Northern Ireland could be forced to operate in a different time zone from the rest of the UK for half of the year under Boris Johnson’s Brexit deal, the UK Parliament’s EU Internal Market Sub-Committee has warned in a recent report.
Currently, the UK and the remaining 27 EU states advance their clocks by one hour on the last Sunday in March and then set them back on the last Sunday in October. However, the European Parliament last year proposed to stop changing the clocks twice a year, possibly moving to “double summer time”, while Britain is set to continue the practice following its divorce with the EU.
However, under Boris Johnson’s Withdrawal Agreement, Northern Ireland is set to follow EU rules on goods and agriculture to avoid a hard border with the Republic of Ireland. This could potentially mean a one-hour difference with the rest of the UK for half of the year, when London switches back to Greenwich Mean Time in autumn, while Northern Ireland goes on with summer time.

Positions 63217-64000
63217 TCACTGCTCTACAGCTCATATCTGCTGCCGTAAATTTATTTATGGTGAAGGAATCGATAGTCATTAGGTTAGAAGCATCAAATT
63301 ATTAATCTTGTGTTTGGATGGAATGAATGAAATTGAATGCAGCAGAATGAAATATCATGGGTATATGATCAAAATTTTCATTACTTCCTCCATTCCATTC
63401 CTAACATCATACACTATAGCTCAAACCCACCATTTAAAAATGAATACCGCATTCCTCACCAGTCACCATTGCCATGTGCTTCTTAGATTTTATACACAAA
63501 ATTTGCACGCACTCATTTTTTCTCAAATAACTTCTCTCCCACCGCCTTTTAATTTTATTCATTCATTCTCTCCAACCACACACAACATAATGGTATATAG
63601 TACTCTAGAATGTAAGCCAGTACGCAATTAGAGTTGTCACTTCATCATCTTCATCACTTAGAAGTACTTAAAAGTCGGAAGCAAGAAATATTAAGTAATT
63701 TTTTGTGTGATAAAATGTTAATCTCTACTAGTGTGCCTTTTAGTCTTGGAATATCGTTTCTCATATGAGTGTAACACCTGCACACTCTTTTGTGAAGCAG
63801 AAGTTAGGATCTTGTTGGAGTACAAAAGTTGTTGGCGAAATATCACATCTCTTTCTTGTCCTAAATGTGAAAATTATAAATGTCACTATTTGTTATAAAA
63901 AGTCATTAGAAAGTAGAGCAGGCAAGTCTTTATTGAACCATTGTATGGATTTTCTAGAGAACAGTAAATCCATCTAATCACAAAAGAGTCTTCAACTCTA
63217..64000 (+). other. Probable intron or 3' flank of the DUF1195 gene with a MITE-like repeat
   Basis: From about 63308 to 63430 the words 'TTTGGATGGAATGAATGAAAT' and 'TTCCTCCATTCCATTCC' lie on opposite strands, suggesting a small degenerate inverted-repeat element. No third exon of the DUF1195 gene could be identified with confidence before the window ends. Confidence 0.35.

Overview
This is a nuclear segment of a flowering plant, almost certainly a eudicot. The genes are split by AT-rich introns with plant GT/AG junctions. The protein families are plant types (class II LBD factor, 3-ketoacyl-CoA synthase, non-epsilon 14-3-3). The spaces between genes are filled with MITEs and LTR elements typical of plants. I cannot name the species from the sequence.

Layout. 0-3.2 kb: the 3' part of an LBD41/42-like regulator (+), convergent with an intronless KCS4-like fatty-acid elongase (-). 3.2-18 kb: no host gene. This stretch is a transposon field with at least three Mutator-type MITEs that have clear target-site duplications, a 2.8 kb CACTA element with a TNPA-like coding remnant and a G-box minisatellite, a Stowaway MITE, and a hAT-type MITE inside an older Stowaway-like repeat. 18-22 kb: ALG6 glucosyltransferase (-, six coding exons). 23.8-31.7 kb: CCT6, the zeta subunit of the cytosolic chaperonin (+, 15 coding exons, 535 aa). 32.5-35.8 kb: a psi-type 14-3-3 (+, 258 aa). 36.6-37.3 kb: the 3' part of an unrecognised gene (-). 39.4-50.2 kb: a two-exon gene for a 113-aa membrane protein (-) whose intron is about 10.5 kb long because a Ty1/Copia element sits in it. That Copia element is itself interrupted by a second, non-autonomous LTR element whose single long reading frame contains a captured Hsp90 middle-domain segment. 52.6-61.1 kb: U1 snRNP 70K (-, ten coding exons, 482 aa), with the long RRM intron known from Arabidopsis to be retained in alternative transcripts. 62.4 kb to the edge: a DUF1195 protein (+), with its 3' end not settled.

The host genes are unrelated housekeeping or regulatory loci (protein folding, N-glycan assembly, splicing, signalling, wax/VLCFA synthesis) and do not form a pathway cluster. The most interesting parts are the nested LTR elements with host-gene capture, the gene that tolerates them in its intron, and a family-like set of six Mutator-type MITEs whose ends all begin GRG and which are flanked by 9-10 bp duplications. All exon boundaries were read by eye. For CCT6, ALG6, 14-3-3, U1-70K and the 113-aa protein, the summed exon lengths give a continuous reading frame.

“Were this proposal (for double summer time) to become EU law under its current single market legal basis, Northern Ireland may be obliged under the terms of the Withdrawal Agreement and the protocol on Ireland/Northern Ireland to align with the EU and thus institute a time border with Great Britain”, the sub-committee’s report said.
On the other hand, if Northern Ireland continues to change time twice a year like the rest of the UK, unlike the Republic of Ireland which is a member of the European Union, this could also create a time border for half of the year, but in that case on the island of Ireland, Chair of the EU Internal Market Sub-Committee Baroness Rita Donaghy said.
“If the UK chose to align itself with the EU, it would need to decide which permanent time zone it should adopt”, Donaghy stated. “So far the Government has stuck its head in the sand on the EU Commission’s proposal, hoping that it goes away”.
“However, if it doesn’t, we could be caught unaware and unprepared to make a decision, leaving the island of Ireland with two time zones at different times of the year and causing difficulties for people and businesses in Northern Ireland”, she insisted.
It is not clear so far whether the Northern Ireland Executive would choose to have a one hour difference for six months with the rest of the UK or with the Republic of Ireland if given the option, the report concluded. In the meantime, the UK government is set to continue reviewing all the possible options to help avoid time borders and prevent any harm to the wellbeing of British citizens.